Paget disease: with blade of grass sign

Case contributed by Dr Andrew Dixon


Planning for left total hip replacement

Patient Data

Age: 60 years
Gender: Female

Left hip


Region of lysis in the left femoral shaft involving medullary cavity and cortex with a well-defined inverted V-shaped proximal margin. The distal extent of the lesion is not visualized. The appearance is characteristic of the lytic phase of Paget disease; the so-called blade of grass sign or candle flame appearance

Left femur


Remainder of the femur was imaged to assess the distal extent of the lesion. As is typical of Paget disease, the active margin of lysis (in this case the proximal margin) is well-defined however the remainder of the bone is diffusely involved without a discrete margin. Coarsening of trabeculae throughout the distal femur is evident including the bone surrounding the femoral component on the total knee prosthesis.    

Left femur


CT confirms the plain film findings. Note how the fat density of the marrow is maintained. If this lytic process in the bone was due to malignant infiltration such as by metastasis or myeloma, the marrow fat would be replaced by soft-tissue density similar to that of muscle. 

Bilateral femur


MRI confirms the plain film findings and like the CT it shows nicely how the fat signal within the marrow is maintained. This would not be the case if the lytic process was due to metastasis or myeloma where the marrow signal on T1 would be expected to be very low. During the later phases of Paget disease the marrow signal typically become altered due to a fibrous process, however during the early lytic phase seen here the marrow fat signal is preserved.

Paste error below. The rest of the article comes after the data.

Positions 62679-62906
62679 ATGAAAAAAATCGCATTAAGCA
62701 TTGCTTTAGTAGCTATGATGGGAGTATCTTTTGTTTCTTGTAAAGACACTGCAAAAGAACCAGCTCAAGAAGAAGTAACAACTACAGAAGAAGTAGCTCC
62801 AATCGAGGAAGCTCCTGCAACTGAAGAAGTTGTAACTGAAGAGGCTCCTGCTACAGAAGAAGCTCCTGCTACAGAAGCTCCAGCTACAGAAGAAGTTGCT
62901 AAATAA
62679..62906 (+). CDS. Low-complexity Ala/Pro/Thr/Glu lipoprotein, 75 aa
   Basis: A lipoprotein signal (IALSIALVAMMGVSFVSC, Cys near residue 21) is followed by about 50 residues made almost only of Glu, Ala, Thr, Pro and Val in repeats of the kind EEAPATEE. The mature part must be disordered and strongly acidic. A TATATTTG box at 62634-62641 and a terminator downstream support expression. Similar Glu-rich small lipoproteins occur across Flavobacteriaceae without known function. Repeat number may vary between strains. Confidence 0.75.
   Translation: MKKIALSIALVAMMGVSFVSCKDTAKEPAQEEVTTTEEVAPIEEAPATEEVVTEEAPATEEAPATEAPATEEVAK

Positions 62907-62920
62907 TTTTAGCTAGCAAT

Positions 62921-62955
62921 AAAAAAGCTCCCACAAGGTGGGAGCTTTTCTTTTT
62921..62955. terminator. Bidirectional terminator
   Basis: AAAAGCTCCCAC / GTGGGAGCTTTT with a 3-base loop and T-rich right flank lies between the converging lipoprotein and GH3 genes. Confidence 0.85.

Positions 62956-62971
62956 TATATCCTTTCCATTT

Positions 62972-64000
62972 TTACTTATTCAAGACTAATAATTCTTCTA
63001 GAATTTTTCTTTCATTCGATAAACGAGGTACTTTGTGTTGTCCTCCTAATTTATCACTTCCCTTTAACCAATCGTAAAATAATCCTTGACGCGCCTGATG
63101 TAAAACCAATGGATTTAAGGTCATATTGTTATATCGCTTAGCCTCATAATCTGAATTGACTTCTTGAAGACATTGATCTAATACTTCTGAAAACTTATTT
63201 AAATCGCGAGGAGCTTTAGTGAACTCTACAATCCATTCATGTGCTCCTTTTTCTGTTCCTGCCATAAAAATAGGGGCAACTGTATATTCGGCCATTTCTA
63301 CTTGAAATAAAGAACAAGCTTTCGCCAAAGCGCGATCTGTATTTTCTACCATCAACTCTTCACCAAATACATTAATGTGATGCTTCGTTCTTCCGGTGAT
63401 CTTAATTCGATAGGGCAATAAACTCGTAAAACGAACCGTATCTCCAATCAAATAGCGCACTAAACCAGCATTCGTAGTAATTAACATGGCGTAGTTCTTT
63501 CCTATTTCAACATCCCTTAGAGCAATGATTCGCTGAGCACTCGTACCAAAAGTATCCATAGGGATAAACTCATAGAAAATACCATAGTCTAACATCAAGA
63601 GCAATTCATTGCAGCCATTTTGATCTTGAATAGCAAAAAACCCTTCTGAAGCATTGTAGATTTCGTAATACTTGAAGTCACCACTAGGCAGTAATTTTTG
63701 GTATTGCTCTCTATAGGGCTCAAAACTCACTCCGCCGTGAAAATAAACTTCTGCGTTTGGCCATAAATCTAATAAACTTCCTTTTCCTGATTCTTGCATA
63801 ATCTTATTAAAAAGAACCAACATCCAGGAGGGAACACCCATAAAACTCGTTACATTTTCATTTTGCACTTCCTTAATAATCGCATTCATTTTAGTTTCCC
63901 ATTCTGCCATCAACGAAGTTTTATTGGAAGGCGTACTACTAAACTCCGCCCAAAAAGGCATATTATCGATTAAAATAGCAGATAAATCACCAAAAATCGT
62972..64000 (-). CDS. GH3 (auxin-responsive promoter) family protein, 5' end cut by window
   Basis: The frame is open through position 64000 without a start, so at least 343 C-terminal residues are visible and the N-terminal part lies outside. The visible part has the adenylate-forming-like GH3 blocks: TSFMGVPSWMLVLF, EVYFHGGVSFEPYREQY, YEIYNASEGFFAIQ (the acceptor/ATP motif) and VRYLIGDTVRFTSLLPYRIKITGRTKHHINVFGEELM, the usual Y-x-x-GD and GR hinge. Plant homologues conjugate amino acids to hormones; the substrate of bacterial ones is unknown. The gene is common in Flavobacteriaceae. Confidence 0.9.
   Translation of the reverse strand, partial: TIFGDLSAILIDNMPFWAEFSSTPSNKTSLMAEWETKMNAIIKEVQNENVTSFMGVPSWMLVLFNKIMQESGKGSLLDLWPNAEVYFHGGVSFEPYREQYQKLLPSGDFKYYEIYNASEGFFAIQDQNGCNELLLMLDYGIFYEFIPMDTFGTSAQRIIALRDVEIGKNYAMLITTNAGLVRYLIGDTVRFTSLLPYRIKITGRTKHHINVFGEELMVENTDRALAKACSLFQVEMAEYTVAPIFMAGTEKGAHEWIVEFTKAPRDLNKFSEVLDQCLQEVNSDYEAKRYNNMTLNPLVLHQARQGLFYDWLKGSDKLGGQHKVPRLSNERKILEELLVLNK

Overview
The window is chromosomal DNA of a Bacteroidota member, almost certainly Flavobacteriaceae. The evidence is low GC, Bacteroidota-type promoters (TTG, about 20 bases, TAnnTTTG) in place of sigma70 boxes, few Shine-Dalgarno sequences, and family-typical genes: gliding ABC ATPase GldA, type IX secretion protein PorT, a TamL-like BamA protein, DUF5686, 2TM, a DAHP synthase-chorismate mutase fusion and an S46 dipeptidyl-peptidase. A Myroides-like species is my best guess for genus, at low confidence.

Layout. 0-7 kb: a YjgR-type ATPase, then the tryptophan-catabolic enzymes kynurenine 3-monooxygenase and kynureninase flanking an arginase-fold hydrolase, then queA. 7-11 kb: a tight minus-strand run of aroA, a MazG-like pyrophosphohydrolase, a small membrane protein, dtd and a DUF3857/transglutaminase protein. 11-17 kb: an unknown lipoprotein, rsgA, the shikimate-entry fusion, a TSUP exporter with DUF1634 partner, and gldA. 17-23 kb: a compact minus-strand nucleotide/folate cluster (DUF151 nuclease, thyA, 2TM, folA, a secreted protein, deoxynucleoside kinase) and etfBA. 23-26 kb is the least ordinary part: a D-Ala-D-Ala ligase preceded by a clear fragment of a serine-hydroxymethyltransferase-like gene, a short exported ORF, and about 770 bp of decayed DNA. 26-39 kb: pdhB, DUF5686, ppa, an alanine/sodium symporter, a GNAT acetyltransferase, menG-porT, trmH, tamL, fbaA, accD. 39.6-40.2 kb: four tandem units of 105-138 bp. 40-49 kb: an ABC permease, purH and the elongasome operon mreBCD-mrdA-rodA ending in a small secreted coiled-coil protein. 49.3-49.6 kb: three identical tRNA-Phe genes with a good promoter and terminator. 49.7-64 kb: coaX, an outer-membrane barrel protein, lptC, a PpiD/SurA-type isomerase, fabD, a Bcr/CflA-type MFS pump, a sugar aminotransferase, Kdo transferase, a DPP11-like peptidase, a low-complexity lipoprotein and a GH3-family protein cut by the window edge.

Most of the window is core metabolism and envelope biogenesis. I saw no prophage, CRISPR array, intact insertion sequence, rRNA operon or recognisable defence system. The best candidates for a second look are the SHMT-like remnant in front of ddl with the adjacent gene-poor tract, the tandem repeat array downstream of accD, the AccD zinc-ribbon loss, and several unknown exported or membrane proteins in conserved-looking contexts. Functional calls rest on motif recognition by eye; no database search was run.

Bone scan

Nuclear medicine

Bone scan confirms blood pool and delayed phase increased tracer uptake throughout the distal femur with well-defined proximal margin in the mid-shaft consistent with active Paget disease

Annotated image

Blade of grass sign (candle flame appearance) in lytic phase Paget disease of bone

Case Discussion

This case shows the typical appearance of lytic phase Paget disease of the femur on x-ray, CT, MRI and bone scan. This lesion was incidentally detected as part of a work-up for total hip replacement. The classic blade of grass sign (candle flame appearance) was not appreciated by the initial reader of the x-ray and instead an aggressive process such as metastasis or myeloma was suggested. The initial reader of the CT also suggested metastasis or myeloma as the likely diagnosis despite the fat density of the marrow being preserved. It was not until the MRI study was read that the correct diagnosis of lytic phase Paget disease was made.

General teaching points

  • bone lesions can often have distinguishing diagnostic features on x-ray
  • don't forget that CT can be useful in assessing the presence or absence of fat density within marrow
  • T1 weighted MRI and recognition of preserved fat signal is critical in the assessment of bone lesions 

How to use cases

You can use Radiopaedia cases in a variety of ways to help you learn and teach.

Creating your own cases is easy.

Updating… Please wait.

 Unable to process the form. Check for errors and try again.

 Thank you for updating your details.